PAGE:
He is a leader of people. He understands the tasks of the ministry of a church planter and the needs of people to whom he ministers and is able to enlist and delegate with confidence and tenderness. People are drawn to his leadership and follow him because of his godly character and loving heart. He is a self-starter who initiates proposals and accepts responsibility. But his leadership is always characterized by a servant's heart, and he takes the lead to shepherd, guide, and protect without lording it over those who have been entrusted to his care.

Considerations when searching for a church planter

Finding a skilled and competent church planter is not easy, and the task is complicated by the number of people who are involved in the selection process. Because only organized congregations of the OPC may call their own pastors, the mission work must rely on its presbytery to find and call a qualified and gifted minister to be an evangelist, laboring with the mission work as its organizing pastor. Because the fielding of a church planter usually requires significant funding from outside the mission work, which comes from the presbytery and the denominational Committee on Home Missions and Church Extension, representatives of those bodies need to be involved in the process of selecting the man. In this regard, it is best to keep in mind that CHMCE has a policy that it should be involved in the selection process of the evangelist when it is anticipated that denominational financial aid will be requested for his support. And because every mission work has its own unique character and interests, it is vital that the people of the developing new church have a say in who is called to be their initial shepherd and leader. So this special calling process must be balanced by two governing commitments which can appear to be in conflict with each other:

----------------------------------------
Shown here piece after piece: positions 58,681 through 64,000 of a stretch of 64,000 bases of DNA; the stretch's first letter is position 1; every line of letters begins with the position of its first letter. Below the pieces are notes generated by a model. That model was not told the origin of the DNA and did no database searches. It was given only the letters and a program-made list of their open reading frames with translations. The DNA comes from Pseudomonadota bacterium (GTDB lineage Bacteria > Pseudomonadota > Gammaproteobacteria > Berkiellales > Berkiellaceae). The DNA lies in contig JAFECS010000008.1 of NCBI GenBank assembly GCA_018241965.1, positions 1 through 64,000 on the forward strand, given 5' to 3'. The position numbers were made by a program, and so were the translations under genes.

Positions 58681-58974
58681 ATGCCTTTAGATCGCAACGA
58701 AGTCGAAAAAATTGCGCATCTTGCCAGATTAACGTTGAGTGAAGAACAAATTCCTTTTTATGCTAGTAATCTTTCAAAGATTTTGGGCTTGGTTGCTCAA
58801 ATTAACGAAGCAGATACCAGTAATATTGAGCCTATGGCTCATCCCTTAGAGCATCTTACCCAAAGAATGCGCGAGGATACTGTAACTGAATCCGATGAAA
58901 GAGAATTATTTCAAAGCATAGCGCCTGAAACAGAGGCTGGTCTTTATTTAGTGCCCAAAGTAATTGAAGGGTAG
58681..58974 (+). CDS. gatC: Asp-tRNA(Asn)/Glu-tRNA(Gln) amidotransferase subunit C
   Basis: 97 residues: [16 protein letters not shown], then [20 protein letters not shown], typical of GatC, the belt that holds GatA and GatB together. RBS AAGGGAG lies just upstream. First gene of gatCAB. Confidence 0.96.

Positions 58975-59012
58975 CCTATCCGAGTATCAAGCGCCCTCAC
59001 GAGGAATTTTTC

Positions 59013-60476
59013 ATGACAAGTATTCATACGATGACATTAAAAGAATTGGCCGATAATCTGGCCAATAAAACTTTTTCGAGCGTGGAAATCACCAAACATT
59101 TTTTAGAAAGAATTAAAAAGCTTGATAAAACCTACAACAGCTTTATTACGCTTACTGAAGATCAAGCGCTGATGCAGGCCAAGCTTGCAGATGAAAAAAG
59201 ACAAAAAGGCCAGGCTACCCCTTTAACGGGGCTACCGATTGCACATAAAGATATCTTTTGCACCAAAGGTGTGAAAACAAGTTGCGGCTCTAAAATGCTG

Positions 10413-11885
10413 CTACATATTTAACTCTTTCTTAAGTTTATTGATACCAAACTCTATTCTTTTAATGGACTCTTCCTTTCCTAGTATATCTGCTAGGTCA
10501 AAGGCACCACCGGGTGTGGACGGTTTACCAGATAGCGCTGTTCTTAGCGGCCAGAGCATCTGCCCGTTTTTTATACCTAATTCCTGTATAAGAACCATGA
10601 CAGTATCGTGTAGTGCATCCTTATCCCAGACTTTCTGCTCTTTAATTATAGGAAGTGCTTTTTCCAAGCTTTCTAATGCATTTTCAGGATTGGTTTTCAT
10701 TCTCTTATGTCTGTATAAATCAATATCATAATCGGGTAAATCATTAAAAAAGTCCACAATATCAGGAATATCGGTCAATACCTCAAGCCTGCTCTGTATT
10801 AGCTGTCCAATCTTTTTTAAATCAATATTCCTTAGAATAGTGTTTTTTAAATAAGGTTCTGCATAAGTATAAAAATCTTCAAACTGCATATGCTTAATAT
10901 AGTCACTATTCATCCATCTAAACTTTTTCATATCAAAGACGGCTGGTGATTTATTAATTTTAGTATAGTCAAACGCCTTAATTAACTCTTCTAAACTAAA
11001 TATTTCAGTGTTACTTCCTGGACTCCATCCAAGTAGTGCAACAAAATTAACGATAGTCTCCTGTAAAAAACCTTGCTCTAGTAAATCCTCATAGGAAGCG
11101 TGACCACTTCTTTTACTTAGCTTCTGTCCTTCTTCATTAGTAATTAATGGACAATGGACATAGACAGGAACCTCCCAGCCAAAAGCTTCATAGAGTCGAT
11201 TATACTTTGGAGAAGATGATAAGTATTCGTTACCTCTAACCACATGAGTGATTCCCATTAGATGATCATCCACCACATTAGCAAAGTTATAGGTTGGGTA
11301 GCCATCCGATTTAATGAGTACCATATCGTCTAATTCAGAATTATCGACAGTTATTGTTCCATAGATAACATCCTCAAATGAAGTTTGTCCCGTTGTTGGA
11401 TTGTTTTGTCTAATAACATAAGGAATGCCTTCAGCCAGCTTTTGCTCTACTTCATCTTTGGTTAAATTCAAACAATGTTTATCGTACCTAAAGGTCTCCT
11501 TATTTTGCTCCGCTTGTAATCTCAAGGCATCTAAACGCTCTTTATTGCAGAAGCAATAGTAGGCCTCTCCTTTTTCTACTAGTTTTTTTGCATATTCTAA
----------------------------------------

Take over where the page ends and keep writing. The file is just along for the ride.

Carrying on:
The presbytery will not call an organizing pastor without the concurrence of the mission work. It is vital that the people of the mission work not merely acquiesce in, but enthusiastically endorse, their presbytery's call of the man who will be their organizing pastor. They must have confidence in him. They must be able to receive the Word of truth from his mouth, they must have confidence in his leadership and his abilities, and they must be able to enthusiastically introduce him to their neighbors and family members. If the members of the mission work cannot conscientiously do these things, then the presbytery will continue its search until it finds a suitable man in whom the group has confidence.